This article is part of the theme issue ‘Multidisciplinary perspectives on social support and maternal–child health’.

    1. Introduction

    Maternal mental disorders are a significant contributor to maternal morbidity worldwide with potentially severe consequences for women, their families and wider society [1,2]. The physical, psychological and societal adjustments that occur during pregnancy, labour and the transition to motherhood are extensive and can increase women's vulnerability to developing mental disorders [1,3]. Perinatal depression is the most common perinatal mental disorder, disproportionately affecting women living in poverty. Across low- and middle-income countries (LMIC), the estimated prevalence of perinatal depression is 19%, although estimates vary between settings [4].

    Left untreated, perinatal depression is associated with distress and suffering and may limit women's ability to engage in paid work and provide care. At its most extreme, perinatal depression is associated with suicide—an important cause of maternal death across LMIC and high-income settings alike, particularly among marginalized populations [57]. Children of mothers with depression are more likely to experience a range of poor physical, cognitive and emotional outcomes [8]. In LMIC especially, these poor outcomes among children perpetuate the inter-generational cycle of social and economic deprivation.

    Contributors to maternal mental disorders are complex, multifactorial and often context-specific. Risk factors across different settings include demographic factors such as age and ethnicity, socio-economic factors such as educational background and income, obstetric factors, psychosocial factors such as interpersonal violence (IPV) and wider, community-level factors such as access to and quality of healthcare [1,2]. One of the most consistent determinants of perinatal depression that has been highlighted across diverse settings is social support. Women who are pregnant or have recently given birth may experience an increased need for support to cope with the physical strains of pregnancy and labour, breastfeeding and caring for newborns and the range of emotional responses to motherhood [9]. A lack of support has been associated with poor maternal mental health, while strong and established support networks have been shown to buffer against stressors experienced by women [10].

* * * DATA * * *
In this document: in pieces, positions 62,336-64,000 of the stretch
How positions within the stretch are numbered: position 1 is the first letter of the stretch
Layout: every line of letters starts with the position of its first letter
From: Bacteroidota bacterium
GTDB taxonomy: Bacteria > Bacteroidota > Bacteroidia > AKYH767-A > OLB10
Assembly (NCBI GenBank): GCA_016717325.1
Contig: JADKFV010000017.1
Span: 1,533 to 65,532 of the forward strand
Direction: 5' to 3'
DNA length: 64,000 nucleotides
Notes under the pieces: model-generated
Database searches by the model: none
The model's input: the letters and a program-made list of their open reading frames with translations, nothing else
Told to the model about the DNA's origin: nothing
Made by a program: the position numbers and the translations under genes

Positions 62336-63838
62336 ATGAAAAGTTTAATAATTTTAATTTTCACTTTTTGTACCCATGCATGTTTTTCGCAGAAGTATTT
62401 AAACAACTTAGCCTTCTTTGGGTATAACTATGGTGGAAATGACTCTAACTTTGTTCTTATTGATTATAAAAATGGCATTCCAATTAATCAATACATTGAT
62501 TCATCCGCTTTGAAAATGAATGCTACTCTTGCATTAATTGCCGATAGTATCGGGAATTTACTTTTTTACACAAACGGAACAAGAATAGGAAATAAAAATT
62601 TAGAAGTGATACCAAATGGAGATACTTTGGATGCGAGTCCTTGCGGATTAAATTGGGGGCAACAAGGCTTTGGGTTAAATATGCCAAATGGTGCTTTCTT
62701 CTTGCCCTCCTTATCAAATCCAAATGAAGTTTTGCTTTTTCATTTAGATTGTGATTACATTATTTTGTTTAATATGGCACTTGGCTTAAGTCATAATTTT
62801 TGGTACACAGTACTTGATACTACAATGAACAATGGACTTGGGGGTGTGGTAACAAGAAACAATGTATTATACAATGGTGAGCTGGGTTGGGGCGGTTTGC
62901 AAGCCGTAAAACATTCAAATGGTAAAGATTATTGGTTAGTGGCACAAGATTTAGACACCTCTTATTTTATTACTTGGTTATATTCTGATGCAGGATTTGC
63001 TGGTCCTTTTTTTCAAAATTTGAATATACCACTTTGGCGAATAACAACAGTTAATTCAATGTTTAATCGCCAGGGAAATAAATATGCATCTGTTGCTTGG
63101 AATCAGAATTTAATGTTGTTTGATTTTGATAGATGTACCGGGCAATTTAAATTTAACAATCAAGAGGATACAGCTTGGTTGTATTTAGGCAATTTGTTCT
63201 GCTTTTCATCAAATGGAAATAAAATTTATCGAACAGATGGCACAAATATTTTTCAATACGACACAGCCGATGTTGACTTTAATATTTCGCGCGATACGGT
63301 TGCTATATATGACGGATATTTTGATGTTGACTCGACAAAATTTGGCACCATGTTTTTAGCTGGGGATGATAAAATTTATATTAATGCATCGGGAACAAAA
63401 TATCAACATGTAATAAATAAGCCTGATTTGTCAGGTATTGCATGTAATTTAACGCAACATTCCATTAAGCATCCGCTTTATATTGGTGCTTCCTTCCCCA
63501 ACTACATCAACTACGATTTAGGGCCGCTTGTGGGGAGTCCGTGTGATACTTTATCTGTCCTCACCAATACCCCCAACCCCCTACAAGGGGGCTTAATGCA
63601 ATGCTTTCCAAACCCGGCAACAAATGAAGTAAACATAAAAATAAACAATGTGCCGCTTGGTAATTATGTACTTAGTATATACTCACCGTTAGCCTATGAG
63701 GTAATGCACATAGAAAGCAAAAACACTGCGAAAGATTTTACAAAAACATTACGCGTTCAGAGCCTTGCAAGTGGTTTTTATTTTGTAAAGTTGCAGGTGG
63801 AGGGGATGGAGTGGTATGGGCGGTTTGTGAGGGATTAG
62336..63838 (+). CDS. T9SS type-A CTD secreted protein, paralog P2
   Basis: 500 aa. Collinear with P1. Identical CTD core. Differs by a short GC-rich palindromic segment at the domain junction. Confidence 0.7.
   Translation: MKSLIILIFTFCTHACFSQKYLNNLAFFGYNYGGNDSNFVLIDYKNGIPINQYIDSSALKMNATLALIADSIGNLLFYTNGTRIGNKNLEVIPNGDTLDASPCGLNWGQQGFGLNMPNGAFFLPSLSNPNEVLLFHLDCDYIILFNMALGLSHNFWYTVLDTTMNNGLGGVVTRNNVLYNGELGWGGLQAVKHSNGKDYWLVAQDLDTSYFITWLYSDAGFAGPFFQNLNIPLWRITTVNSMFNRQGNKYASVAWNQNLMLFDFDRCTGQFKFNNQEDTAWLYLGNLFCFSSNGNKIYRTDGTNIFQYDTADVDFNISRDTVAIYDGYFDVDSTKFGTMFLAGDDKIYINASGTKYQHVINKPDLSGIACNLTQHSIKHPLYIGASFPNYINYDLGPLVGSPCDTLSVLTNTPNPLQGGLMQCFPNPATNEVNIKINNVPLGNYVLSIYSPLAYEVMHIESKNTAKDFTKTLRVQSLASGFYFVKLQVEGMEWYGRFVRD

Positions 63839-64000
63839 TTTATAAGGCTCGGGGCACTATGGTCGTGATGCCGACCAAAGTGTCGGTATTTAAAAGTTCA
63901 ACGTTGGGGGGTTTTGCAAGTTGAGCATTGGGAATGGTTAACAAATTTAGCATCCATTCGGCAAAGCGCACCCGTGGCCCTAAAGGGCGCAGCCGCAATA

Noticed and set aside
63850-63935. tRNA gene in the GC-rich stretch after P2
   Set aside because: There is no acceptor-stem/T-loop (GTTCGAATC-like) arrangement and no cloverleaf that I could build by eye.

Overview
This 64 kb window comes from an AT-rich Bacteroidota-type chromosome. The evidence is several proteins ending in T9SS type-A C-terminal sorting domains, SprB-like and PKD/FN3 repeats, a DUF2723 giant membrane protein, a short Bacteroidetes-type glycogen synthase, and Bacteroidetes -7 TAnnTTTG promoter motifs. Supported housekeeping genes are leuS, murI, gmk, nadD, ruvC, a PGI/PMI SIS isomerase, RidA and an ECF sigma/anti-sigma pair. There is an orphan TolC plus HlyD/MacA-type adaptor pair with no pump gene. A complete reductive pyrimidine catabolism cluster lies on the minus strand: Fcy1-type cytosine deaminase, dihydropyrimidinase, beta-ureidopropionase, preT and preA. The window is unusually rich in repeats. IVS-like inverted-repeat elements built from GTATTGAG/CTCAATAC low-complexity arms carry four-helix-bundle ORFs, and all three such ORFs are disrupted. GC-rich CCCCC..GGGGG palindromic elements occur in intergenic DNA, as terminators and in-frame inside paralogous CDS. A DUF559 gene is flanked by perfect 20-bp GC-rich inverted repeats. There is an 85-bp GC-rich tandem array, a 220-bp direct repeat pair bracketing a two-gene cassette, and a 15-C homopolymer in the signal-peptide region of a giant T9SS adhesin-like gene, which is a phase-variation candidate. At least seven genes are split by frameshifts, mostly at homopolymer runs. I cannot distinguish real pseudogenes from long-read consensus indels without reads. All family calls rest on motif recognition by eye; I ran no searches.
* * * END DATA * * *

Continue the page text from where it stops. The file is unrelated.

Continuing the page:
Assessing social support is challenging. A complex and multi-dimensional concept, social support encompasses informational, instrumental, affiliative and emotional aspects [1012]. Numerous measures of social support have been developed. Some focus on the objective: measures of received support, for example, assess the total practical, informational and emotional support available [11,13]). Other measures emphasize the subjective experience of support. Perceived support, for example, has been defined as the extent to which an individual perceives the support available to them to be sufficient to meet their needs [14]. While both received and perceived support have been associated with perinatal depression, evidence suggests that perceived sufficiency of support may be the greater predictor of mental state [14].

    Perinatal women who are migrants or refugees are at risk of developing mental disorders as a result of the multiple psychological and socio-economic stressors endured before, during and after migration [15,16]. Access to healthcare—vital to ensuring a healthy pregnancy, safe delivery and postnatal support—is all too often lacking for migrant and refugee women who can remain marginalized in their destination settings [17]. Social isolation and the loss of family and social networks may be further exacerbated by language and cultural barriers in destination countries [18,19]. These multiple vulnerabilities create a complex cycle of challenges for migrant and refugee women and their families.